TRAIN Law Phase 2: Introducing TRABAHO BILL

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It hasn’t been that long since the first phase of the current administration’s Comprehensive Tax Reform Program (CTRP) was passed into law. The Tax Reform for Acceleration and Inclusion (TRAIN) Law or Republic Act No. 10963 was signed on December 19, 2017 and immediately took effect at the start of 2018.  While everyone is busy evaluating this recently signed law, the administration is currently in the process of passing another that is bound to make more changes to the country’s tax system.

The Tax Reform for Attracting Better and Higher Quality Opportunities Bill — or the TRABAHO Bill, for short — is the second package of the Tax Reform for Acceleration and Inclusion (TRAIN) law. The bill adds and amends sections in the 21-year old National Internal Revenue Code, with the main goal of matching the country’s relatively high corporate income tax rate with those of its Southeast Asian peers. Businesses in the Philippines pay the highest corporate tax rate in the ASEAN region—30%, compared to an average 22.5% rate in our neighboring countries.

The Tax Reform for Attracting Better and Higher Quality Opportunities (TRABAHO) is focused on two things:

  1. Reduction of corporate income taxes.

Under TRABAHO bill, the rate will gradually reduce by 2% every two years starting 2021, eventually bringing down the current rate to 20% by 2029.

The reduction of the Philippine corporate income tax rate will enhance the country’s competitiveness and encourage more multinational companies to invest in the Philippines.

The increase in investors and companies in the Philippines will create more jobs for Filipinos and leaves more after-tax profits on the table, creating a pool of profit for possible additional compensation that companies and workers can bargain over.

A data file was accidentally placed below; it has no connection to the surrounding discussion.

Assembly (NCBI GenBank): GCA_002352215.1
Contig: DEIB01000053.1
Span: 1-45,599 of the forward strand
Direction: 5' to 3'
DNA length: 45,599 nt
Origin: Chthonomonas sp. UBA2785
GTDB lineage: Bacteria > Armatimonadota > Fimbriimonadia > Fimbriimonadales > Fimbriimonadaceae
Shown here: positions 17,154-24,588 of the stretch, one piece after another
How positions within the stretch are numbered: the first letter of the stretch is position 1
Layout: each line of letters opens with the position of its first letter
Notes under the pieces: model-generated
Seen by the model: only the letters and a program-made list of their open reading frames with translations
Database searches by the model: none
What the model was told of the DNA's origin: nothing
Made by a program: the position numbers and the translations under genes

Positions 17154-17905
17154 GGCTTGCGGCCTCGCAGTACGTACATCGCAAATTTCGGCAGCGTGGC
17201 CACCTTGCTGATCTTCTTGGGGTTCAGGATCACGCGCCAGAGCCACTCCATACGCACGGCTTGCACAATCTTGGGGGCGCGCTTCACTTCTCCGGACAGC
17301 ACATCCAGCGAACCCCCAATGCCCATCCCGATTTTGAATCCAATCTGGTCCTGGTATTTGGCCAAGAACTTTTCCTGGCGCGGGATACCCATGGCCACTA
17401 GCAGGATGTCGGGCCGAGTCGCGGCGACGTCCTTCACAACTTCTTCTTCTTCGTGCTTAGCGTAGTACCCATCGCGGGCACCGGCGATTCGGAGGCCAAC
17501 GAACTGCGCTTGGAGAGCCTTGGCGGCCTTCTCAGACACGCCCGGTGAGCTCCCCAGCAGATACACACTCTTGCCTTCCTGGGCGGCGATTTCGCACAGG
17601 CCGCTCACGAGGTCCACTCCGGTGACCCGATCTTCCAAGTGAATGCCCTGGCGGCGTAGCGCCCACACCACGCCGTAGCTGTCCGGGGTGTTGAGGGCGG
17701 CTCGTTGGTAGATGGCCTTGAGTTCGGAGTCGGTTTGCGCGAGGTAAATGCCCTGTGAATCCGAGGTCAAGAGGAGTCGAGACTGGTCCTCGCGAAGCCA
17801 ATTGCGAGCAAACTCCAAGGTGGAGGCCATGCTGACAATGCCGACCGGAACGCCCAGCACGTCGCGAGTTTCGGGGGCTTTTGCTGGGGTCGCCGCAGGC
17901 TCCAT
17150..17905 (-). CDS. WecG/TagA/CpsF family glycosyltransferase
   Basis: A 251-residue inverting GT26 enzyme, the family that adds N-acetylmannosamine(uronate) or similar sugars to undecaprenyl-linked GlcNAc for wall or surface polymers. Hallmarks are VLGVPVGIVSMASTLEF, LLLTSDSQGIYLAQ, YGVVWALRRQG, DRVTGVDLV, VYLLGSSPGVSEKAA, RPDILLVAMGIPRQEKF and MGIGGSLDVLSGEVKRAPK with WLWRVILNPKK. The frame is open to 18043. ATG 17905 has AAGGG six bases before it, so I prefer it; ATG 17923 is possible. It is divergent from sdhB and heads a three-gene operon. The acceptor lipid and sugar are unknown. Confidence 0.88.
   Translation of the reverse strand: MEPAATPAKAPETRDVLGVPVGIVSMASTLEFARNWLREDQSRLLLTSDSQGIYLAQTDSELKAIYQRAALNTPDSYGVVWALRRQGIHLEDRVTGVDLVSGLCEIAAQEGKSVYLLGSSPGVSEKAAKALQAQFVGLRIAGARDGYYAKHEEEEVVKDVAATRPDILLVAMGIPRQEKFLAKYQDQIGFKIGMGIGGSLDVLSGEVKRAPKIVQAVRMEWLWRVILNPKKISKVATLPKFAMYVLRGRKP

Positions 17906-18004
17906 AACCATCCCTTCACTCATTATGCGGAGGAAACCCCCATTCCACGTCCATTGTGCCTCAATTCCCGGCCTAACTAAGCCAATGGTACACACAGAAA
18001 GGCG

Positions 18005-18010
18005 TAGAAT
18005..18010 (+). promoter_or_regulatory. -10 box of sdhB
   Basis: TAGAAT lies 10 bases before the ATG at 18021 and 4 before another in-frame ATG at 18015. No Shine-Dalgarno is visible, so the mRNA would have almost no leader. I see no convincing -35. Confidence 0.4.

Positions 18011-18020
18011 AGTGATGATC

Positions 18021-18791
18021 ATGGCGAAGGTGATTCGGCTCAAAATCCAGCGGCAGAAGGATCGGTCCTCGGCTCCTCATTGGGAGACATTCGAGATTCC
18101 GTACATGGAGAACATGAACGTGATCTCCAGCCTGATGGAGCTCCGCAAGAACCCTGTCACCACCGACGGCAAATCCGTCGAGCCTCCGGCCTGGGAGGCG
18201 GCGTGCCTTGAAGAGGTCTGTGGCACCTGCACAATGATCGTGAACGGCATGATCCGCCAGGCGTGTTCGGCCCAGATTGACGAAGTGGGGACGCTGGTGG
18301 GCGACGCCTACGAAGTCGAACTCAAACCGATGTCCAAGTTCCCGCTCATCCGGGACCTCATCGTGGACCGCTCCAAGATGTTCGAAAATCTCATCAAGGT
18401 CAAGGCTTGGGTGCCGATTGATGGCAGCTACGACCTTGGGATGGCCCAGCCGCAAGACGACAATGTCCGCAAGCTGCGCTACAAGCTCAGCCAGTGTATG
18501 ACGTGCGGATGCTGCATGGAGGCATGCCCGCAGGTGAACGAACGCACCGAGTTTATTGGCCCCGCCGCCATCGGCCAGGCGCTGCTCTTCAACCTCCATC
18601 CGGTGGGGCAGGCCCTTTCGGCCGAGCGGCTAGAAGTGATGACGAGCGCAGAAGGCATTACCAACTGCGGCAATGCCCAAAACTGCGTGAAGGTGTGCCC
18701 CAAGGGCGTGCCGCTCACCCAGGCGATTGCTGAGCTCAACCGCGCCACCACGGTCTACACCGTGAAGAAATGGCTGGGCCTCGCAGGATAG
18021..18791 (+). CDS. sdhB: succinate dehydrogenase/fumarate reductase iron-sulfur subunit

1. Rationalization of tax incentives

One of the most controversial features of this act is the regulation of tax incentives—perks that allow businesses to reduce their tax dues. The Philippines has more than 200 laws granting various types of tax incentives. As an example, PEZA grants an income tax holiday (ITH) of maximum of 8 years, a “perpetual” 5% tax on gross income earned (GIE), and zero value-added tax (VAT) on local purchases, among others.

Many oppose this particular feature of the bill because they know that the government is abolishing these incentives and it only aims to regulate them, setting stricter requirements. Once the changes have been implemented, only stable corporations may benefit from these awards.

The fear of layoffs will be brought to life since this change will cause harm to the investment and expansion side of businesses. Many might restructure or even worse, close their business depending on the effect of the tax incentive reduction.

Many say, “There’s always two sides of a coin.”. With that being said, the second package of the Duterte administration’s Tax Reform for Acceleration and Inclusion (TRAIN) has its own advantages and disadvantages. Let’s hope that the changes that will be brought by the Comprehensive Tax Reform Program will promote a “simpler, fairer, and more efficient tax system that is needed to promote investment, create jobs, and reduce poverty.”